Higher Fines for Bad Parking

Are “new” proposed £70 fines for parking on the pavement a good idea?

Did you know that since 1974 parking on the pavement in London has been banned? Drivers are only allowed to park on the pavement there when a space is marked by blue parking signs or white line bays.

For the rest of England it has been up to local authorities to use Traffic Regulation orders to ban pavement parking on some roads but in general it is ok unless there are other parking restrictions like red or double yellow lines in operation.

However, the current government wants us to walk and cycle more. To encourage us to do so they are considering fining motorists up to £70 for parking on the pavement. This means that it would become illegal to mount a kerb or to park your car on the pavement unless there are clear signs allowing you to do so. The government’s idea is that this would be enforced by imposing a penalty fine of up to £70.

The Department for Transport has opened a consultation into this proposal. The consultation is open until 23 May. If you feel this is either a great idea or horrific make sure you have your say.

Why would this be a bad idea? In many places narrow streets (particularly those on new housing estates) means that to enable enough space for passing traffic – fire engines / ambulances etc – drivers have little or no choice other than to park on the pavement.

Why would this be a good idea? Parking like this blocks the pavement causing trouble for pedestrians and residents that live in the area that use the street to walk or cycle. Prams and Wheelchairs can find it difficult to negotiate these streets.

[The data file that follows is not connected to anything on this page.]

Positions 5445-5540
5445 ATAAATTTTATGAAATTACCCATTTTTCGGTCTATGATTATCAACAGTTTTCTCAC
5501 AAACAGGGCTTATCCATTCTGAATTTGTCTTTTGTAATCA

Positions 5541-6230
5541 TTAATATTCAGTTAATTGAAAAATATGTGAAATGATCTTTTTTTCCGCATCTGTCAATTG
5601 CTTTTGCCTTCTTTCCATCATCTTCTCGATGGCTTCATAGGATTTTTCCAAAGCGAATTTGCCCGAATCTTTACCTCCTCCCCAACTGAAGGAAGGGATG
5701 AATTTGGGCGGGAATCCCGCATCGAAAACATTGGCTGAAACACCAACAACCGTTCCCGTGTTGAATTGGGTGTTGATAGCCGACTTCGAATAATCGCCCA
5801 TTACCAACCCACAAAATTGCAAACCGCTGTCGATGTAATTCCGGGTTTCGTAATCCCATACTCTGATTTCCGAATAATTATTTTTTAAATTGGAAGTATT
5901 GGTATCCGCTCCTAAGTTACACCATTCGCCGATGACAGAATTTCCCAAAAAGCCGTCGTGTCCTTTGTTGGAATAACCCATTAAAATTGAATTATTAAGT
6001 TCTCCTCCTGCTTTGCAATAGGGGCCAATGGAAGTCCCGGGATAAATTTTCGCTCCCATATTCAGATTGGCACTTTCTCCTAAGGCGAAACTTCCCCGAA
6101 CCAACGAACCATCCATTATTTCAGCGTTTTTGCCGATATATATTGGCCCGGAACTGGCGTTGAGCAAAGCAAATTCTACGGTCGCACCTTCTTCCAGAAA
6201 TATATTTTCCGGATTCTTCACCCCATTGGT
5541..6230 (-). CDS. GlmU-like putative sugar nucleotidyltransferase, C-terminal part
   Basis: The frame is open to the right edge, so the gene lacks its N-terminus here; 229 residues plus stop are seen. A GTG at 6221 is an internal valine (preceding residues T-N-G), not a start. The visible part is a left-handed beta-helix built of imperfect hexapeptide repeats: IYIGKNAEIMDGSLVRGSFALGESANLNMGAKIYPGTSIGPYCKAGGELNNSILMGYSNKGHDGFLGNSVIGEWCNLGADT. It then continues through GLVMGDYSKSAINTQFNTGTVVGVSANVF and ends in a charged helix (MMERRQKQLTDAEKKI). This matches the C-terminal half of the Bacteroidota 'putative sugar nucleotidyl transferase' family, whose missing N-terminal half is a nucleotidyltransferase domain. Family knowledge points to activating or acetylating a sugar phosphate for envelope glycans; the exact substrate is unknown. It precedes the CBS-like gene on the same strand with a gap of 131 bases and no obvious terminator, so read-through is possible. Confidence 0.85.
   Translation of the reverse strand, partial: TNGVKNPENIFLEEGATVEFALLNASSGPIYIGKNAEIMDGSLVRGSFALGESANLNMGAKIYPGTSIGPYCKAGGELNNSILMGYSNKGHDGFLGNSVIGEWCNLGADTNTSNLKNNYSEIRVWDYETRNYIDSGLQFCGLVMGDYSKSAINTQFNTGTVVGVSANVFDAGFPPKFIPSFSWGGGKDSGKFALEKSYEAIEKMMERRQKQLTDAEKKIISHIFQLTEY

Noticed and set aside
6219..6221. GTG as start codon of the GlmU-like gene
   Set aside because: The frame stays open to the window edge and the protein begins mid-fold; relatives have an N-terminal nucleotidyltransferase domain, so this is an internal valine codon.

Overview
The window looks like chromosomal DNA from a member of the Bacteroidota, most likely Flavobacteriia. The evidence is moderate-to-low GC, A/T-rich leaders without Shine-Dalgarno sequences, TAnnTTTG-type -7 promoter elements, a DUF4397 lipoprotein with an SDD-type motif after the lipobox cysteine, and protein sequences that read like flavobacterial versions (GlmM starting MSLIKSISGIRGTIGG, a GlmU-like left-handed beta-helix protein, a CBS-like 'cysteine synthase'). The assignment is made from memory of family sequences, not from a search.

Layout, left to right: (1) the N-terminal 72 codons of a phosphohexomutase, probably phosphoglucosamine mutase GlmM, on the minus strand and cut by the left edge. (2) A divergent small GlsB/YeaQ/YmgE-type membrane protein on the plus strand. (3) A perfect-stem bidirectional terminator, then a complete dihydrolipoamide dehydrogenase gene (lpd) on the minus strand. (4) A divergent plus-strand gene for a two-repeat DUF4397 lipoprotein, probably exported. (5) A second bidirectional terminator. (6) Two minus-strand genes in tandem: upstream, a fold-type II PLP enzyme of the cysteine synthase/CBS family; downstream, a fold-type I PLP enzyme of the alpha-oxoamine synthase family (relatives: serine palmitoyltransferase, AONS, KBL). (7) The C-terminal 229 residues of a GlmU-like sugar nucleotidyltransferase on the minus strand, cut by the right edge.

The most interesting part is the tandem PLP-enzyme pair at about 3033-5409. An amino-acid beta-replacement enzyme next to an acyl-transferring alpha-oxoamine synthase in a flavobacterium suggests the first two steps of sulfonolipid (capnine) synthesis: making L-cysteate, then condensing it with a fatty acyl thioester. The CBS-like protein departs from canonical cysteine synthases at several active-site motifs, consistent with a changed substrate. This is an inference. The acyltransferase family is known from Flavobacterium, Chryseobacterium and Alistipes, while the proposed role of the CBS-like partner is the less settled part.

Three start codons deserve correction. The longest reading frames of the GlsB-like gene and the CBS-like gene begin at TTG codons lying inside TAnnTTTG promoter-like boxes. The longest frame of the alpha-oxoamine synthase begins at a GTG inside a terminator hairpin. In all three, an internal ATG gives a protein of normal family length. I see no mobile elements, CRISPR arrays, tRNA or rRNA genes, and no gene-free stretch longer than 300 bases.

There are arguments for both sides. Road Safety Campaigners – round schools etc – are likely to welcome a blanket ban but the AA has expressed concerns that a ban will halve the number of spaces available and push the parking problem elsewhere.

Edmund King, president of the AA, is reported as saying : “Getting rid of pavement parking is fine and will be of particular benefit to mums with pushchairs, those in wheelchairs or people with visual difficulties, which is important. Disability groups have pointed out the potential hazards of

thoughtless pavement parking. But it must be countered by provision of new spaces – for example removing redundant yellow lines or specifically allowing pavement parking where the footway is wide enough – new space has to be created elsewhere.”

What do you think? Let the Department for Transport know. Don’t forget it’s a proposed blanket ban unless there is a clear signage saying it is allowed.

Here at MJR Solicitors we are always available to help. As always, should you have any questions or just wish to know more then please get in touch.

Email:- beverley@mjrsolicitors.co.uk / info@mjrsolicitors.co.uk

Telephone:- 01243 945054 / 07881104008

Mark Riley

Mark Riley is a specialist lawyer offering services including Wills, Estates Administration and Tax planning. Mark has studied around the world, including a few years in Australia. Whilst there he met many amazing and inspirational lawyers. He worked with a small boutique family firm, who’s approach was so laid back and friendly it “felt right”. He decided to bring that approach home where he hopes to continue with this ethos.
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